The Thrill Is Gone -- What's Left?

Scott Watson

This weekend will test the new stadium for me.

Not a test of traffic, or concession lines (which are amazingly speedy when only twenty-thousand fans show up!), but the most fundamental test:

"Do I like Nationals Park"?

After three visits, my over-the-top enthusiasm has burned off. That's to be expected. But leaving on Wednesday, my friend described the place as "an anonymous amusement park, with a vague baseball theme." And that description struck a nerve.

As much as Boswell was right that the park "fits in" to Washington, an attendee doesn't really have any sense of Washington, or anything else for that matter.

The skyline is effectively obliterated; it could be in Rosslyn, or outside Houston, Texas. If you crawl on your knees or walk through the more obscure parts of the park, you can see the Capitol Dome dimly glowing in between parking garages and undersold condo buildings. The riverfront is totally wasted; the park doesn't sit by the river, it just overlooks concrete trucks sitting by the river. Ben's, Hard Times, Boardwalk Fries, and Gifford's lend a little sense of place, but the many concession outlets are largely anonymous and unimpressive.

Admittedly, I'm spoiled -- one drive down Constitution Avenue would give any stadium "Monument Envy," and nobody really considered the Mall a suitable site for the park. And I'm spoiled by being able to walk from Ben's Chili Bowl to the Lincoln Theater, or to the 9:30 Club, or to Bohemian Caverns. Nationals Park can't compete with architectural splendor or historical significance, and the neighborhood is too newly-developed to offer up its own charms. Yet. But St. Louis integrated its new park into the city perfectly, just as C*mden Y*rds [I don't wanna say the name 'til Angelos sells the team, lest anyone go up there] fit perfectly into that city. Character abounds in each. I worry that our shiny new park may offer little character.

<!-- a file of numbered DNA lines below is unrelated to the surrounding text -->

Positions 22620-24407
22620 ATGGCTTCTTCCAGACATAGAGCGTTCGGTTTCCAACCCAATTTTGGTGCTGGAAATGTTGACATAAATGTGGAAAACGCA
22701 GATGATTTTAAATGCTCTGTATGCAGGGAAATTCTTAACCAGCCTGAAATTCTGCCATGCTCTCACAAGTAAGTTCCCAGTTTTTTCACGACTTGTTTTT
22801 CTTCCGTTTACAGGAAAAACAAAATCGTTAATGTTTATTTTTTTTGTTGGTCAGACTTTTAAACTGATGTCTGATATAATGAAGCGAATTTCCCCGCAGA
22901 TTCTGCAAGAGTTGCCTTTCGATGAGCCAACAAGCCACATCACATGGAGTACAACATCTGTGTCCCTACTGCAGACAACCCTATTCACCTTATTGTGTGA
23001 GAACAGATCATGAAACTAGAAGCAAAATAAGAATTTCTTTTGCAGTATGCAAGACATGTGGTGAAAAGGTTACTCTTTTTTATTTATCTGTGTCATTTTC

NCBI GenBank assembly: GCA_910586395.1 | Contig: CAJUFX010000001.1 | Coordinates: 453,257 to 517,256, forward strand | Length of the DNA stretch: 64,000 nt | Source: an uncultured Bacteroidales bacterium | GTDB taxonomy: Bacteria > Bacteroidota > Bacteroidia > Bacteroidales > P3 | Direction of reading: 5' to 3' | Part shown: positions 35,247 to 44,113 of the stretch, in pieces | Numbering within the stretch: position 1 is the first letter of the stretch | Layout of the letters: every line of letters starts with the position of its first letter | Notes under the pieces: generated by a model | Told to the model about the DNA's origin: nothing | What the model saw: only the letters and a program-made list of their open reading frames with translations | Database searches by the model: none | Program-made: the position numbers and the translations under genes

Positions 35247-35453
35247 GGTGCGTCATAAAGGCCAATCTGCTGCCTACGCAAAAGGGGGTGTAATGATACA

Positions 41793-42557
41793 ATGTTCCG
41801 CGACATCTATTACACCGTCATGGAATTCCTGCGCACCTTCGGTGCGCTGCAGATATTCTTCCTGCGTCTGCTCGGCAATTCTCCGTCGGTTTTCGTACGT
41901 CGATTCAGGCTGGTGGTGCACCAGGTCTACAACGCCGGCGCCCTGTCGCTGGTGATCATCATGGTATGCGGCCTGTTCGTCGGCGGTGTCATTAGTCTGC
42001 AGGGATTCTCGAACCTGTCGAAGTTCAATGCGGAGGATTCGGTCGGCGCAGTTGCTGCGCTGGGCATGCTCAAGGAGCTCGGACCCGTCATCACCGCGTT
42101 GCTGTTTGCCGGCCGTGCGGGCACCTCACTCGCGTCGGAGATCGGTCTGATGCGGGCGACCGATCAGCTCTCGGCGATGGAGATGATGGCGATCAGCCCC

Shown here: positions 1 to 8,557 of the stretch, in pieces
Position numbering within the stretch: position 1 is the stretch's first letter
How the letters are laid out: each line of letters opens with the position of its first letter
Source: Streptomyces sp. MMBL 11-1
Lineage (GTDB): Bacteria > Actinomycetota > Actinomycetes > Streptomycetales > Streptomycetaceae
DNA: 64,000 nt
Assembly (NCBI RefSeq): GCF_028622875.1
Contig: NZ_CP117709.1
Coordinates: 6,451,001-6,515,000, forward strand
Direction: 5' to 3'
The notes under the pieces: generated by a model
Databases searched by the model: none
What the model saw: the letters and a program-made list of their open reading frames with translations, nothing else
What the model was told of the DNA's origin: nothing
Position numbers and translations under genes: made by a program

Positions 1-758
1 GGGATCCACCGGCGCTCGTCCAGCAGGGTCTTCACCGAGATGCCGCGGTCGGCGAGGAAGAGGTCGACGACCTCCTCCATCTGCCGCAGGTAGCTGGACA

Let's hope I'm just bummed out by the losing streak.

By Scott Watson  |  April 11, 2008; 11:59 AM ET  | Category:  Scott Watson
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Comments

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I can see the Capitol dome from my seat, and the Washington monument is clearly visible whenever I walk up/down the ramps. Maybe I'm just lucky, but I have no problem knowing which city I'm in. :)

I disagree about the "amazingly speedy" concession lines, though: I've been to all 5 games so far (counting the Exhibition Game), I've gotten food at least two times during each game, and only twice has the transaction gone as smoothly and quickly as it should. It's still my biggest grumble about the new stadium.

Posted by: Section 312 | April 11, 2008 12:23 PM

I think you make some valid points. Ultimately it will take time to have a proper atmosphere-- plus the surrounding area done up nicely. I was thinking how the non Metro entrances don't get any use but ultimately when there is the waterfront development they will be a popular entrance.

What is weird about the stadium is how it somehow makes the crowd more tame than RFK. Not sure how that is achieved. And I understanding not putting the baseball on top of the ribbon above the Red Porch but it really looks like something is missing up there.

Posted by: GoNats | April 11, 2008 12:38 PM

I'm glad you brought this up too and I think those of us who go to 20 or more games a year will wrestle with this feeling more than the occasional game-goer.

We're entering that awkward new-relationship stage after the newness has worn off but before the comfortable familiarity sets in.

I'm pretty sure some exciting wins in the park will help speed up your intimacy with the park. Hang in there.


Posted by: Stantun | April 11, 2008 12:51 PM